So near to paradise

A month since my last post. Too busy, and too cold, to do more than agree with Robert Frost's “A Winter Eden.” Winter hours are short. Keep warm, my friends.

A winter garden in an alder swamp,
Where conies now come out to sun and romp,
As near a paradise as it can be
And not melt snow or start a dormant tree.

It lifts existence on a plane of snow
One level higher than the earth below,
One level nearer heaven overhead,
And last year's berries shining scarlet red.

It lifts a gaunt luxuriating beast
Where he can stretch and hold his highest feast
On some wild apple-tree's young tender bark,
What well may prove the year's high girdle mark.
So near to paradise all pairing ends:
Here loveless birds now flock as winter friends,
Content with bud-inspecting. They presume
To say which buds are leaf and which are bloom.
A feather-hammer gives a double knock.
This Eden day is done at two o'clock.
An hour of winter day might seem too short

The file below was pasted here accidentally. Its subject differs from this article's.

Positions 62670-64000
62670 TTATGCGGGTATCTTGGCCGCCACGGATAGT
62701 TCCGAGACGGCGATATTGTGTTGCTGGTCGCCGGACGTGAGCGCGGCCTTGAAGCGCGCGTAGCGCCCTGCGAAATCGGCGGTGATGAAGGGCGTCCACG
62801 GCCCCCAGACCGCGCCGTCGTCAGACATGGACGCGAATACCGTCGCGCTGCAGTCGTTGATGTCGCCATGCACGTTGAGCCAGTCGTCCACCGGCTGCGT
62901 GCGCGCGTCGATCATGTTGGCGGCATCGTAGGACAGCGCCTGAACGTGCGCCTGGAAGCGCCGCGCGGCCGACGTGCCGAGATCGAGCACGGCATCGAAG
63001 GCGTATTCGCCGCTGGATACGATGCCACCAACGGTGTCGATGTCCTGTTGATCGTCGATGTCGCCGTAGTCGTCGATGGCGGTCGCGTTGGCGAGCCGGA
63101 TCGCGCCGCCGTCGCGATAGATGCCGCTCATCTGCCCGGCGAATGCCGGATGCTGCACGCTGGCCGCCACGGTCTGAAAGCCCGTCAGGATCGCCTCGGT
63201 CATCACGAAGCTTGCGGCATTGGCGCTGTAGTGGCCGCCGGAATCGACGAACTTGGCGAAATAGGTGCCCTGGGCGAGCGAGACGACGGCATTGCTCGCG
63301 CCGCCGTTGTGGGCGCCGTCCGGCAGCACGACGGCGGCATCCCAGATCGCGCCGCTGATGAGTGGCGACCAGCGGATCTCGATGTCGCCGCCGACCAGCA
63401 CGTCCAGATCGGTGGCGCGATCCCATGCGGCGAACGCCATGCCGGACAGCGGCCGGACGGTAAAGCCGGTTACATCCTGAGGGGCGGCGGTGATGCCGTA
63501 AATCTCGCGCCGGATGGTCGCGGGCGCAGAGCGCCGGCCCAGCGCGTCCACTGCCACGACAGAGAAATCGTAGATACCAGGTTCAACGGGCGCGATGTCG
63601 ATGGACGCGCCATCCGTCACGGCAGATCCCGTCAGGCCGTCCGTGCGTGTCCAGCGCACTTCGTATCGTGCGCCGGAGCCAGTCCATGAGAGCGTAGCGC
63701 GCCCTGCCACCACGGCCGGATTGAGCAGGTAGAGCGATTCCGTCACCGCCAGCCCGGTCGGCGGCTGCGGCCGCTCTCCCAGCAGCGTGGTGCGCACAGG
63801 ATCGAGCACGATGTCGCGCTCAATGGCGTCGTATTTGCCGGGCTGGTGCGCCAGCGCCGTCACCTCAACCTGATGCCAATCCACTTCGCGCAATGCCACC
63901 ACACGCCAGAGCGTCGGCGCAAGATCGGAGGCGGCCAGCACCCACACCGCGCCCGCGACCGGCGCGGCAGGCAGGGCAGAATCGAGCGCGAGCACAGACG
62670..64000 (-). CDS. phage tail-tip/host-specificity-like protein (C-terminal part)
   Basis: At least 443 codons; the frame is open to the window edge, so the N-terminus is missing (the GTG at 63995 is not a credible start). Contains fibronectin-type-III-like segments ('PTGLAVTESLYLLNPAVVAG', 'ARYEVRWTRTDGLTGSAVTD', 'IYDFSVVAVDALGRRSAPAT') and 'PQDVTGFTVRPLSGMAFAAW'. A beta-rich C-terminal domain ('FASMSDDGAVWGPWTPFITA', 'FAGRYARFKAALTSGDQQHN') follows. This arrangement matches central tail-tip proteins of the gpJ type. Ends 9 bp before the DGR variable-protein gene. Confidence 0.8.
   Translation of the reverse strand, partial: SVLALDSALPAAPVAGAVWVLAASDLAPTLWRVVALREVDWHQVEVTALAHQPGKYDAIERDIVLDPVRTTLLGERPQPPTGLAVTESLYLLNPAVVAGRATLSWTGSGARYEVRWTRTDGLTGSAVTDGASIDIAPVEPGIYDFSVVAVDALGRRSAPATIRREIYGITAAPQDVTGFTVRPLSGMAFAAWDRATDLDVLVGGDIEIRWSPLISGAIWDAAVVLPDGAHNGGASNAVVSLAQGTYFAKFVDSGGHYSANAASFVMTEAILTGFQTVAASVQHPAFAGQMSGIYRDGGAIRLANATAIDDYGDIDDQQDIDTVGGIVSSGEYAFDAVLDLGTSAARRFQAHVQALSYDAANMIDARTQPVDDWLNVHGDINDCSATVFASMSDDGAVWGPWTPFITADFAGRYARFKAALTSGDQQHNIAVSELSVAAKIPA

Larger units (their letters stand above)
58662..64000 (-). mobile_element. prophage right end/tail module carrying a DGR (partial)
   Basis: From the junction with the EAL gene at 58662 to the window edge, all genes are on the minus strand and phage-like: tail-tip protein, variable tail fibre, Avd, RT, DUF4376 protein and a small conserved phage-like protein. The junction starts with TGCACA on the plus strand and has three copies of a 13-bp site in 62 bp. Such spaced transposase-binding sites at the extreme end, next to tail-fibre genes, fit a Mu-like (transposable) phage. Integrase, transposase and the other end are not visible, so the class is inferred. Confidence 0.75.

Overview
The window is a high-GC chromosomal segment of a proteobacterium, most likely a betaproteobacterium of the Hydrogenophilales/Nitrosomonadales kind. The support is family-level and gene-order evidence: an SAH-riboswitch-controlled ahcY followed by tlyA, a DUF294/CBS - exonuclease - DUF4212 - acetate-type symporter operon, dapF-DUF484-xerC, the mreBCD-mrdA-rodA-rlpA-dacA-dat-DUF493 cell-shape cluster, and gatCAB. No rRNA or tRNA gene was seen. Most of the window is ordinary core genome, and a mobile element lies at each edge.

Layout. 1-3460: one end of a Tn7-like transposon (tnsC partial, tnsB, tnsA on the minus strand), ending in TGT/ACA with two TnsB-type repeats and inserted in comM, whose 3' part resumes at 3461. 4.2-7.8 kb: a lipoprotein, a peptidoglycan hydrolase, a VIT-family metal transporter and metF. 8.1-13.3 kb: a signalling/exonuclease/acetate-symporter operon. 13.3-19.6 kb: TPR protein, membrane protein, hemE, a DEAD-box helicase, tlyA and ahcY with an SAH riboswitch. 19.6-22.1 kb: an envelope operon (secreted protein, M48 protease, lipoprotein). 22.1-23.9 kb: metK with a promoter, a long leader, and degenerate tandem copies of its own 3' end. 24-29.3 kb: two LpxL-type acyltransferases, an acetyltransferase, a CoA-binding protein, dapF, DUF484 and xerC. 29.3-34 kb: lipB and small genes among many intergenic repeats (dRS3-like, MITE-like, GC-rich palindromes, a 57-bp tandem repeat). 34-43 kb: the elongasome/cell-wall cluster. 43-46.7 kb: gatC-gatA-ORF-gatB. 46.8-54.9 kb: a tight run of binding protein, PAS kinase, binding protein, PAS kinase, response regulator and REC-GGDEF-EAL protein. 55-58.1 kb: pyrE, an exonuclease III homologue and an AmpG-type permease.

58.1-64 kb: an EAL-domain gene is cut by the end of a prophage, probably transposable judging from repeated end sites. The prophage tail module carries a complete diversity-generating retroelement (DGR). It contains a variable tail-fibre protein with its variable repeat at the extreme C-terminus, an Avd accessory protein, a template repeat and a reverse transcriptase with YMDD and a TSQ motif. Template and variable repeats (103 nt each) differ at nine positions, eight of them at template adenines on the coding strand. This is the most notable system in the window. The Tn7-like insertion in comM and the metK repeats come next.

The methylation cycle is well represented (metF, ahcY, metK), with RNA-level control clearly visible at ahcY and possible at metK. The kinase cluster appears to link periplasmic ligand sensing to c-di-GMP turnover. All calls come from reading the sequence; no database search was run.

To make it worth life's while to wake and sport.

The knuckled shadows of the western wind

The winter solstice has passed, and today is one of those Canberra days of rare and perfect beauty.  Ali has a lovely poem this week by Amy Carmichael, better known as a missionary but a dab hand at poetry too. Given that I'm looking at bare hills and rich colours instead of snowy wastes, I chose an Australian, Thomas Shapcott, and a poem not strictly solstic; instead, "Winter Westerlies."   

The knuckled shadows of the western wind
strike and stumble on our little hill
and leave a mark as visible and chill
as broken glass in all the air – you mind
your fingers on such mornings! Strong, unkind,
the winter vandal tweaks and worries till
he makes the country quick as razors; still
he cuffs, and all the land is roused and shined.

On days like these, these are the cleared-eyed days,
that wind is rogue, is brave, to slap the back
and snap the lock and strike and break and crack
the lazy comfortable town all ways
at once. And when, his three days done, he dies,
the whole town settles deep again, and sighs.